High in the mountains on dry, rocky ridges in obviously inhospitable growing conditions, the Scarlet Oak flourishes. Because of its lower lumber value, foresters consider it a second-rate species. In the landscape, however, it is one of our best oaks as it thrives in difficult soils and challenging urban and suburban environments. Often misidentified as Pin Oak, Scarlet Oak is much more tolerant of alkaline soils. The foliage is a rich, dark green in the growing season and an outstanding scarlet-red in the fall. Similar in size to the other large native oaks, Scarlet Oak matures in the landscape at about 70' high and 30'-40' wide.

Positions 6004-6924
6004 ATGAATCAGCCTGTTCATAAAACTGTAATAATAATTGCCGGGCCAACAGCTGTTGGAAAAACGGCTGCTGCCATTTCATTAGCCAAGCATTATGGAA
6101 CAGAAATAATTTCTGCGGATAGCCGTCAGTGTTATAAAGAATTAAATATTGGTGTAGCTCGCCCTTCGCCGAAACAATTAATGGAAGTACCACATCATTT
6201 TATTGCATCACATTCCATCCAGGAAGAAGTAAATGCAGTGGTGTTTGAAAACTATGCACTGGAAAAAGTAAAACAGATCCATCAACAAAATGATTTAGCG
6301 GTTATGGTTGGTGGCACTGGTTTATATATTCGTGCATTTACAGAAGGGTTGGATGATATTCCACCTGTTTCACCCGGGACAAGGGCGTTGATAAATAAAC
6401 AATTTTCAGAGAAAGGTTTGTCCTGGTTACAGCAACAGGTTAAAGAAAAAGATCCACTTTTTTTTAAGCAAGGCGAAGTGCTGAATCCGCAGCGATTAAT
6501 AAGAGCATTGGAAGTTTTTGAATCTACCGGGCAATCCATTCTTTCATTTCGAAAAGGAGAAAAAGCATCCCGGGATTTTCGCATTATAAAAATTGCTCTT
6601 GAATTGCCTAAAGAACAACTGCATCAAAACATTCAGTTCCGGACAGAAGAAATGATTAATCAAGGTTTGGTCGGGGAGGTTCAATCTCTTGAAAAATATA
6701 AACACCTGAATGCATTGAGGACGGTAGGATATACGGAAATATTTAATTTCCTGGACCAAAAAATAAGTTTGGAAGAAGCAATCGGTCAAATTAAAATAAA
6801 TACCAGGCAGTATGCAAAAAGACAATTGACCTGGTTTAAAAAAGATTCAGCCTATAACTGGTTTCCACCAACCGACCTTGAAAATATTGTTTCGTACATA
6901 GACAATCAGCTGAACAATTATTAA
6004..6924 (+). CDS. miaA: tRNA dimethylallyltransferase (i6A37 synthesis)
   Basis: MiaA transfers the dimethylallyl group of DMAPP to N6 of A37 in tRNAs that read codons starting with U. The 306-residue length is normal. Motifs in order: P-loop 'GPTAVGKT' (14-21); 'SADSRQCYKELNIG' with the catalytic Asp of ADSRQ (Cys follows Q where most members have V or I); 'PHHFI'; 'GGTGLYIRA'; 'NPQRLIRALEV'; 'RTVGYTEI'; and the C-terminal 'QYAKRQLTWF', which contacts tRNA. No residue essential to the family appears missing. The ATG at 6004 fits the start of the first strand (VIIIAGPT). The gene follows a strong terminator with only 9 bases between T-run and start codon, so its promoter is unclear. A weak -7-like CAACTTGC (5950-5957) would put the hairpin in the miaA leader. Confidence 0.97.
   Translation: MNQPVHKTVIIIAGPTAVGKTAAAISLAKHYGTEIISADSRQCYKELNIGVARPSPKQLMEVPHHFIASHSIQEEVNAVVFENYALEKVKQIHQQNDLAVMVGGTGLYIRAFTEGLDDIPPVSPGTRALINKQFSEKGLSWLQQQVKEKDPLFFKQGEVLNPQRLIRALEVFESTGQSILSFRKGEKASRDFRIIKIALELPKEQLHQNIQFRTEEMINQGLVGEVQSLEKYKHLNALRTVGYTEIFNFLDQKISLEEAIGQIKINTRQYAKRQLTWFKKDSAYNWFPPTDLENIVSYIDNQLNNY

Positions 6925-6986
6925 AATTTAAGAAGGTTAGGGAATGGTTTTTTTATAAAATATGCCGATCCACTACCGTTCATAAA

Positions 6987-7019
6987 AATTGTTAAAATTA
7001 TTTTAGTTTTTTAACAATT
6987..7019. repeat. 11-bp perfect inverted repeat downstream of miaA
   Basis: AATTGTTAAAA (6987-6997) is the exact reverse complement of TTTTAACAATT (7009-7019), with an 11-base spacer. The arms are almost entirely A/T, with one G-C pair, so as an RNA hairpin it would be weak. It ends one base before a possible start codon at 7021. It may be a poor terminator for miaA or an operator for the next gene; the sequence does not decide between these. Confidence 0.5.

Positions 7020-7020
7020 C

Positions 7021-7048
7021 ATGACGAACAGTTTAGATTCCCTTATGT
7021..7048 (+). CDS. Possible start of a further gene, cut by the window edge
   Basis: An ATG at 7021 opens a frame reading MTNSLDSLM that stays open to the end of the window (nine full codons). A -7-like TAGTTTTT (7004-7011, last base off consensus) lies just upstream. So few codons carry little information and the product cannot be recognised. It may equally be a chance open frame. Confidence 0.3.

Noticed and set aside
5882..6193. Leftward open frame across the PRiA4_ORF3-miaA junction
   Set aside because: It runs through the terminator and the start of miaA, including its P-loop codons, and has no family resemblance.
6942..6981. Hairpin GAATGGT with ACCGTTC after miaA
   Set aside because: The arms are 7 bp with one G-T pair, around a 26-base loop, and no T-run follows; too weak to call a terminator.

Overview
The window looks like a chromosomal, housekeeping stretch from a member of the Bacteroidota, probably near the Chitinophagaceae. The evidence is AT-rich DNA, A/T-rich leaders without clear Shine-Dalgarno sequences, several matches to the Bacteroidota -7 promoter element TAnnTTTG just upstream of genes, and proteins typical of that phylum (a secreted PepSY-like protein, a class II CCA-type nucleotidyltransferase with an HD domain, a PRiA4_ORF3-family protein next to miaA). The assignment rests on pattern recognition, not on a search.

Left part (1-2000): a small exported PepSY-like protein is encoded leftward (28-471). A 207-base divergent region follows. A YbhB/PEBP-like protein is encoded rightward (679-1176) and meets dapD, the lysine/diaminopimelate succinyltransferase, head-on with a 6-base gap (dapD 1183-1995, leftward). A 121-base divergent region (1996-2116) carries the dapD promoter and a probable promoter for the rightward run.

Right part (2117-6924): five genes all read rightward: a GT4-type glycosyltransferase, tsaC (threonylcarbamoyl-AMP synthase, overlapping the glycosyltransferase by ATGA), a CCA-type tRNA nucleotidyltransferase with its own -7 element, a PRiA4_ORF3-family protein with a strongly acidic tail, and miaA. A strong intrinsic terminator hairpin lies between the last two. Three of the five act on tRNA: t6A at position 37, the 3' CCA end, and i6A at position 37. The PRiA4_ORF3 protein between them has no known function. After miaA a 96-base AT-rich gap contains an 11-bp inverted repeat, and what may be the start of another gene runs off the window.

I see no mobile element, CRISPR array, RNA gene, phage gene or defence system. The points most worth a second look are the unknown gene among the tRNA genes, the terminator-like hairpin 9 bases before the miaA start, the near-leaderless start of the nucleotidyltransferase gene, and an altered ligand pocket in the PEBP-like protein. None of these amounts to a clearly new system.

If Quercus alba is the standard by which we measure all trees in the white oak group, Quercus coccinea ought to be the standard by which all trees in the black oak group are measured. Several close contenders do exist, but the brilliance of the fall color puts the Scarlet Oak ahead of the rest. Best use is as a specimen shade tree.
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